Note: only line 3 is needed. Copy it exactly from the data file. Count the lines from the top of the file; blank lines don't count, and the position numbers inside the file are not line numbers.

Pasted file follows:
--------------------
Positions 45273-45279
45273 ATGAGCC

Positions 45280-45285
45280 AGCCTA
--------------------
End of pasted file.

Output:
Positions 45280-45285